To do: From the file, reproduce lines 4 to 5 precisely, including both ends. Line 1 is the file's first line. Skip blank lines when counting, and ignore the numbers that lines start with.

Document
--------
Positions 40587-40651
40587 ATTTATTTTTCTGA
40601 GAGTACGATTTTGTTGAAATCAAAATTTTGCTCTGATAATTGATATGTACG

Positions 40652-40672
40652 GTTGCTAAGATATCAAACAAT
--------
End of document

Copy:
Positions 40652-40672
40652 GTTGCTAAGATATCAAACAAT